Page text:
Shinto – It can be difficult to get consent for organ donation from a Shinto family, because the religion views injuring a dead body as a serious crime.
Kami, shin, or, archaically, jin (神) is defined in English as “god”, “spirit”, or “spiritual essence”, all these terms meaning “the energy generating a thing”. Since the Japanese language does not distinguish between singular and plural, kami refers to the divinity, or sacred essence, that manifests in multiple forms. Rocks, trees, rivers, animals, places, and even people can be said to possess the nature of kami.
The wide variety of usage of the word kami can be compared to the Sanskrit Deva and the Hebrew Elohim, which also refer to God, gods, angels, or spirits.
We all know by now that life is something we cling to. Even in our most depressive states, even in the most painful portions of life, we cling to it. This can be described as a “hope that trauma will pass” and life will soon be bearable again.
When organs fail, or when a loved one dies, we have a desire for life to continue. And so there is an agreement made between the one who wished to live, and the family members who wish for some part of their loved one to continue living. Often, these organs are rejected in the transplant process, and sometimes accepted, with life long drug treatment to maintain the acceptance.
With the racism in the world, the hatred of other ethnicities, I am quite surprised at the willingness of someone who is ill to accept anothers organ into their body. After all, they do not really know what they are getting. Crazy how we have trouble living with each other while all are in body, but in the face of death, people literally take another into their own body.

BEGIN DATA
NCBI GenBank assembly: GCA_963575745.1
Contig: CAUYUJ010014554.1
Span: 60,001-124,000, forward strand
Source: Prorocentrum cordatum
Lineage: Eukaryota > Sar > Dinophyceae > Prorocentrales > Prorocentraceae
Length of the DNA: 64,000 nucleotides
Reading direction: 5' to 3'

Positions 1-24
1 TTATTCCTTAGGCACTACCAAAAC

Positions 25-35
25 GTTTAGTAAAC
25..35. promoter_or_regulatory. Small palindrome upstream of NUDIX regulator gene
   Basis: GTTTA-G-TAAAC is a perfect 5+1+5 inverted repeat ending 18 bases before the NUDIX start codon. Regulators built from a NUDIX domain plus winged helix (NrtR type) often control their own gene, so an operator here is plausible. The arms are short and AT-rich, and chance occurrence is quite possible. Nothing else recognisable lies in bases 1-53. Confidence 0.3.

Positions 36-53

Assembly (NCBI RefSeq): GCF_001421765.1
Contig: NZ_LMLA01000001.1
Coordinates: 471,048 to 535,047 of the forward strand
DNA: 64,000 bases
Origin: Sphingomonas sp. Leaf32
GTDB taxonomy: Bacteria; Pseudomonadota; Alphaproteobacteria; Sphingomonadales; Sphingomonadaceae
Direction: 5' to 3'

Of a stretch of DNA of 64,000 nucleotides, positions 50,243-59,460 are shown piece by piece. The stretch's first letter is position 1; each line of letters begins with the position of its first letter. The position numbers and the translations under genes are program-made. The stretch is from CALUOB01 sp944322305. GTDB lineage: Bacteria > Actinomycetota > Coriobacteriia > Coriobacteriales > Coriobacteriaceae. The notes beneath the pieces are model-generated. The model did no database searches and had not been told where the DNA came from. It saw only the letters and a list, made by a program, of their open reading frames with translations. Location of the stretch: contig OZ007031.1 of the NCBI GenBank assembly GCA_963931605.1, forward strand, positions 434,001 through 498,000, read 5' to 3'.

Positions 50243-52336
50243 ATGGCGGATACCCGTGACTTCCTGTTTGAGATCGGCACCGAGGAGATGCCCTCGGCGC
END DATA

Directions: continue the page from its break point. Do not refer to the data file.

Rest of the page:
I suppose this is a case, or cases, where people aren’t really aware of the deeper issues, they only see that there is possibility of keeping someone elses heart beating.
Many people during life go to therapy seeking ‘soul retrieval’. Throughout life, we leave bits and pieces of our spirit self with others, and it can often leave one feeling depleted, somewhat lifeless. There is the process of cutting cords and reclaiming ones self, a detaching.
Once we accept anothers body part, or a piece of our own is surgically implanted into another body, this is a bond which cannot be undone. The two are now one. Making decisions about organ donation without fully understanding this is irresponsible.
I’m curious about the real motives for this research and surgeries …
When a loved one dies, a family may wish to donate their organs, not understanding that they have now made their loved ones incomplete … a portion of their soul has been taken from them. Perhaps it is desired because the family just can’t let go, or perhaps because they just aren’t informed.
In life, as much as we’d like to help others it is important to first help ourselves, for if we are not whole and healthy, we are no good to anyone. Does this rule of thumb also pertain to the afterlife? When should we say it is time to ‘let go’?